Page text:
Page last updated at 15:53 GMT, Wednesday, 9 December 2009

At a stand-pipe in Ghana

Young reporters in Ghana hit the streets and visit water stand-pipes to capture people's views on how drought has impacted their community.

By Quame, Headlines Education Centre
For BBC News School Report in Kumasi

I visited a stand-pipe point where people have formed long queues waiting for their turn to fetch water.

Child drinking water from a tap
Students fear hotter weather will mean water will become harder to find

I asked two people from a nearby school about their views on the Copenhagen conference. One young person said: "I think it would be good for the world to get together on something that affects all of us. I hope that this time the big countries will not bully the small ones into signing an agreement that will favour the big ones only. After all, the climate is no respecter of country size or their riches."

The four issues calling for international agreement in Copenhagen are:

• How much are the industrialised countries willing to reduce their emissions of greenhouse gases?

• How much are major developing countries such as China and India willing to limit the growth of their emissions?

• How is the help, needed by developing countries to engage in reducing their emissions, going to be financed?

• And how is that money going to be managed?

Power cut

Drought seriously affects the country's hydropower production.

Until recently, electric power was rationed because our main source of power could not work at full capacity because of low rainfall.

Our sources of drinking water are virtually dried up, which is making most homes experience poor sanitation.

As a result it is a common sight to see people queuing in the cities looking for water.

The Copenhagen conference must address what we can all do to reverse the harm we have all caused.

By Inuen and Marie, Christ The King School
For BBC News School Report

In August 2009, Ghana played host to a United Nations conference on climate change. This conference aimed at providing member countries with information about the effect of climate change on the world.

Gathering children's opinions, our reporter had this to say:

"I am standing on the streets in front of my school and the weather is extremely hot. Due to climate change, the usual temperature around this time of the year in Ghana has gone up. Our weather patterns have also changed to the extent that we can no longer predict the weather. This issue should be seriously dealt with for the sake of future generations."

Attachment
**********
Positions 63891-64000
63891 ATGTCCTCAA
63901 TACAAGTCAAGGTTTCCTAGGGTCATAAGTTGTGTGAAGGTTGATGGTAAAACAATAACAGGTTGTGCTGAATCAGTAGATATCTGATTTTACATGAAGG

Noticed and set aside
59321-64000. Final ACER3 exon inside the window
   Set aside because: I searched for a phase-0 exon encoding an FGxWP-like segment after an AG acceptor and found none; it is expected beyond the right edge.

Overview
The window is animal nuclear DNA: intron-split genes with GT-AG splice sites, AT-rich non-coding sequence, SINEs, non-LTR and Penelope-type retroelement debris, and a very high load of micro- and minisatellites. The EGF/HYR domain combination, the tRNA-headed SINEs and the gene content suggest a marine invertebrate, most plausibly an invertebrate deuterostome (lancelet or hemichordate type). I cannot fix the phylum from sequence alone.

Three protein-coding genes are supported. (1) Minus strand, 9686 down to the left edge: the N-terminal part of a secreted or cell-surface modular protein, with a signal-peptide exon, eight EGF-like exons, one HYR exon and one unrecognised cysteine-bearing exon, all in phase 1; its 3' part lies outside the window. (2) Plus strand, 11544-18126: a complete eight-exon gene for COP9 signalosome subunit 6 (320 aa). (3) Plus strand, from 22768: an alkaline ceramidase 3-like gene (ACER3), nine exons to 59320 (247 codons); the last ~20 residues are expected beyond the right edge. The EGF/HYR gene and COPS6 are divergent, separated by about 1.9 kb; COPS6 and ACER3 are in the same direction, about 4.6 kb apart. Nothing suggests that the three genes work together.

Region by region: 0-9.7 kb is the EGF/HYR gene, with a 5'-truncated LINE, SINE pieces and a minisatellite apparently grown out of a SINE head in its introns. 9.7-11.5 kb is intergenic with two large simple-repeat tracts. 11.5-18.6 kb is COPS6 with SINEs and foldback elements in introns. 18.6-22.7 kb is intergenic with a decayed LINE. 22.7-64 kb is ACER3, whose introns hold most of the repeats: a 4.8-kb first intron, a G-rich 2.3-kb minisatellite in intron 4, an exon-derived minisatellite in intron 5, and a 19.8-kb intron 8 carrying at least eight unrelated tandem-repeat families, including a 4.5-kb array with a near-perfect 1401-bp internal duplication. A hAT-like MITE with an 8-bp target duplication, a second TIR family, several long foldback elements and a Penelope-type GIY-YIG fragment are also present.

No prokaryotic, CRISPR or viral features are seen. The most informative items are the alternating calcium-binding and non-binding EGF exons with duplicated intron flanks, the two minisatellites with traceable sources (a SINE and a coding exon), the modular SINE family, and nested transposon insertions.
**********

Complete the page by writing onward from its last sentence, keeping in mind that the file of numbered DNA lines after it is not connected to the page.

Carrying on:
The government's attention has shifted to the UN climate conference in Copenhagen, Demark, from 7 - 18 December, 2009.

By Oliver, Daniel, Kofe and Makafe
For BBC News School Report

Here in the upper west region of Ghana, this is what some people have to say: "Water is becoming increasingly scarce. We have to walk very long distances in search of water and do our household chores before school. Our parents are poor and can't even afford to eat a square meal a day or provide us with school materials; this is affecting our academic performance."

All over the country the effect of climate change is getting worse. It is high time the government bodies and foreign governments come in to help address these issues.

By Sofia, DCAG High School
For BBC News School Report

Climate change may bring about disease and poverty. It may bring about drought, leading to hunger. Also it may drain government money which is spent on irrigation and drugs.

People must develop a positive attitude towards the environment. Governments and institutions must rise up stronger against pollution.

Some of the students' comments were used in the BBC World News for Children bulletin which is broadcast Monday to Friday on the World Class website and available between 1300 and 1700 GMT on the Newsround website. It can be downloaded for free and accompanying scripts are also available.

Climate Change Interactive
19 Nov 09 |  Have Your Say


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